The FAST Exam Replaces FSA
Testing has been commonplace for years, but the type of test will change every few years. For example, in 2015, the FSA, otherwise known as Florida Standards Assessment, replaced the FCAT. As of March 15, 2022, Governor Ron DeSantis announced that the FSA. would be eliminated and changed.
The FSA is going to change to an entirely new testing format. Instead of having one single, end-of-year test, which can take hours if not days, F.A.S.T. will replace the one test with three tests. Students will take three shorter tests during the school year that will only take a few hours. The first test is in the fall and works like a diagnostic, the second test in spring works like a midterm, and the third is at the end of the year. The purpose is to track a student’s personal growth as the year progresses and allows teachers to see what their students know and what they don’t know, enabling them to work on bettering their students in the weaker areas.
The timeline FAST is supposed to follow starts in 2021-2022, the last school year to participate in FSA testing. Therefore, during the 2022-2023 school year, the FSA will be eliminated, and it will be the first year that FAST testing commences. The following school year will allow for a new baseline of accountability to be established. The year after that, the 2023-2024 school year entails the return and following of the baseline established in its prior year.
The FSA followed the “Language Arts Florida Standards.” These standards are considered wordy, confusing, and at times lack a focus on things that could benefit students. In the past year, the “B.E.S.T. standard” has been created, and this is what the FAST follows.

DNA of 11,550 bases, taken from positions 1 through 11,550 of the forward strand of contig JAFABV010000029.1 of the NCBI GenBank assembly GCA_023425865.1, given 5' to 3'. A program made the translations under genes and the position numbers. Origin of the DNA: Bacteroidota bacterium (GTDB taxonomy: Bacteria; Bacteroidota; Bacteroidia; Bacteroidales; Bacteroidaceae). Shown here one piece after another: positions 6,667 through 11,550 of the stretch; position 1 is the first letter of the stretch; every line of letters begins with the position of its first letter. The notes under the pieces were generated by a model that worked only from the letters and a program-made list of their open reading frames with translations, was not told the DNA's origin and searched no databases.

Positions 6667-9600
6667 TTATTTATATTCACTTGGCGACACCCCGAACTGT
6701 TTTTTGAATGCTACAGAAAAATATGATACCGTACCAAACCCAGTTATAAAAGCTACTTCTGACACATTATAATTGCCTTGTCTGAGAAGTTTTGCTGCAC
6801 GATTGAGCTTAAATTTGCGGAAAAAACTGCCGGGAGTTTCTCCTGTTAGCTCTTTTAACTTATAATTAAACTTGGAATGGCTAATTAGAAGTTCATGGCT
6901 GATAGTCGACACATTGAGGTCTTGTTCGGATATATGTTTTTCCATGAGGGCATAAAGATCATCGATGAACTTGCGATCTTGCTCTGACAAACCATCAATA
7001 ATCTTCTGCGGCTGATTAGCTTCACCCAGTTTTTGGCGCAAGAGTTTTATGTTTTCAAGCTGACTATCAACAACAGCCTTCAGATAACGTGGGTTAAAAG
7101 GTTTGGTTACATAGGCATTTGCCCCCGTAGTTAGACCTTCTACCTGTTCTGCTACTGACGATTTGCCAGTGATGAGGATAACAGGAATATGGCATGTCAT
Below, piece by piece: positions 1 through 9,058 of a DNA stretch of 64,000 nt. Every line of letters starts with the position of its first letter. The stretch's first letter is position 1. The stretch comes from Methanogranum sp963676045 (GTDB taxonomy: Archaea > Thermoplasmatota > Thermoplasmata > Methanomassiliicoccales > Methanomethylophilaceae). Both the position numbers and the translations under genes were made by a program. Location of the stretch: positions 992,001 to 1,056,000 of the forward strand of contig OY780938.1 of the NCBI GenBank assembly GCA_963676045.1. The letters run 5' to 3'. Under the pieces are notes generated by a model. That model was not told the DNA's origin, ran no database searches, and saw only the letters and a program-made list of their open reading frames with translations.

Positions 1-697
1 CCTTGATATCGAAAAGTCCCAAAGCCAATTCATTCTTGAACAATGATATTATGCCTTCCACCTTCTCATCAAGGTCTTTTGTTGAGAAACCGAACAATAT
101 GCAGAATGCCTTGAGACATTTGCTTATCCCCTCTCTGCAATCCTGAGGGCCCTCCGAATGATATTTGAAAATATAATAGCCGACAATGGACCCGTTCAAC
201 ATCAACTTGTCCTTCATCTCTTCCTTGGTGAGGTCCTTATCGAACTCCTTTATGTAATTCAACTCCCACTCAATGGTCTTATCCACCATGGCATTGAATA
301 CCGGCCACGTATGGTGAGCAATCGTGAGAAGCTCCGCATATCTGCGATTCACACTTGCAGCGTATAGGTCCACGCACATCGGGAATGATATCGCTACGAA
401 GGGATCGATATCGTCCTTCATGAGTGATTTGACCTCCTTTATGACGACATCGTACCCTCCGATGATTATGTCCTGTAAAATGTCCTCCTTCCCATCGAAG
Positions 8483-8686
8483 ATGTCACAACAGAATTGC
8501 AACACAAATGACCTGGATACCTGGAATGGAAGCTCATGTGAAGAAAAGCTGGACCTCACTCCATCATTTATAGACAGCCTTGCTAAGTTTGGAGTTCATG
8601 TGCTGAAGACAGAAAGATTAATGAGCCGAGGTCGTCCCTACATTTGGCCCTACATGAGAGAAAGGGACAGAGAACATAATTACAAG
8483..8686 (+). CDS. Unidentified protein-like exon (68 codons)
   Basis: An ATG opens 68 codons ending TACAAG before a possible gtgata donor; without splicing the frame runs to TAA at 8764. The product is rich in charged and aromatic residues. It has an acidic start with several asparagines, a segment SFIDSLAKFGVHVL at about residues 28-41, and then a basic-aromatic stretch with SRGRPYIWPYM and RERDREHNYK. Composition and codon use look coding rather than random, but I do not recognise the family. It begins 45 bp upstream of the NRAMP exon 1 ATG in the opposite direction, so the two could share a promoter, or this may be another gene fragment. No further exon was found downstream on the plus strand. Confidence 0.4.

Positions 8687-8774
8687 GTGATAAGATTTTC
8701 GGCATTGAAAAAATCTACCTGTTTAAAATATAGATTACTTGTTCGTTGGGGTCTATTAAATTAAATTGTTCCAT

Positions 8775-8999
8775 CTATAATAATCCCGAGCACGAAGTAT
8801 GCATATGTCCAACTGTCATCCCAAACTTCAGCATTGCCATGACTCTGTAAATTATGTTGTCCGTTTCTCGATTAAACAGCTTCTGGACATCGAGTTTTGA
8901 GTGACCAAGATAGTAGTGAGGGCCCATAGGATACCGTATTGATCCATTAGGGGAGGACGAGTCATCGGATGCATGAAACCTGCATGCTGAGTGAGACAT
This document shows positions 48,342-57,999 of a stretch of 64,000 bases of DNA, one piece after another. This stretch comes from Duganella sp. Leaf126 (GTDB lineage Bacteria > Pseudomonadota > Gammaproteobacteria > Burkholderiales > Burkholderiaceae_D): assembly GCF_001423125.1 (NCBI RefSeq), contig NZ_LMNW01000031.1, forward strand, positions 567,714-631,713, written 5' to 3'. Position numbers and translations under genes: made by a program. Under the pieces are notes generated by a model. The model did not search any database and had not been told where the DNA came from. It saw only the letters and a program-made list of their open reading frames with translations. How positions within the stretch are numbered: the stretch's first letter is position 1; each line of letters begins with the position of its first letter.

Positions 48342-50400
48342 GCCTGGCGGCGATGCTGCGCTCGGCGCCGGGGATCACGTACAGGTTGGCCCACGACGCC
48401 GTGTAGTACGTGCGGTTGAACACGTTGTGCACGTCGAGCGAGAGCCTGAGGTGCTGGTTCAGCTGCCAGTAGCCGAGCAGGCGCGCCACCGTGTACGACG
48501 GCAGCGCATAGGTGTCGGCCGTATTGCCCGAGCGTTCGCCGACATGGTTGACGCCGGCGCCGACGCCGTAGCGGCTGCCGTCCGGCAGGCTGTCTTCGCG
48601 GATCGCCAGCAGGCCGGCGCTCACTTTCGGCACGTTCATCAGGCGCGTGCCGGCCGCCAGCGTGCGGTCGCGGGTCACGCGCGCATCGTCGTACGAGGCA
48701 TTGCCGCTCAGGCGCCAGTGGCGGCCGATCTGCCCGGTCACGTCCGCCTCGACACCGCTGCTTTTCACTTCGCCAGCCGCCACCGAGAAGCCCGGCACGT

The BEST standards are supposed to be clearer and more concise in terms of language and focus on tools students will need to learn earlier in their school careers rather than later on. An example of this is the introduction of rhetoric in sixth grade rather than ninth grade or the introduction of financial literacy in high school.
The updated form of testing was made for Florida students by Florida teachers rather than its predecessors, made by experts who make the national standard for national tests.
The concept of having to take tests three times a year rather than just one at the end of the year, like all things, has pros and cons.
As Language Arts Department Head Heidy Gonzalez said, “because many things sound good in theory, I’m going to reserve my judgment until I see it in practice. I keep trying to understand how three tests could be “less testing” than one, but maybe that’s just above my pay grade.
The test can benefit students who tend not to be the best test-takers because “this way students will not have to worry about memorizing and refreshing everything they learned about since the beginning of the year to prepare for their test. Taking the test in increments allows teachers to get results back and reinforce the areas where they feel students need help the most, allowing them to perform better each time,” stated junior Stephanie Ramirez.
But on the other hand, while the test is supposed to take pressure off students, three tests during the school year instead of simple, standardized testing in which students have to take one big test at the end of the year can add to one’s workload. As sophomore Hailey Sinanan said, “for the sake of the student’s mental health, the FSA is a better benefit considering students have time to prepare for it instead of overworking for three tests.”
The new system can either benefit a student or do the exact opposite. Testing puts a strain on everyone. Along with the regular curriculum, teachers need to accommodate review time, and students then have both homework and studying to do. While the three tests help lessen the studying needed and allow teachers to see the strengths and weaknesses of their students, testing is still stressful, and the new program leaves room for mixed feelings about its possible success.
”The test is meant to improve the way students are tested, and while it may sound good, we have yet to see it in action and won’t know its impact on students until then.
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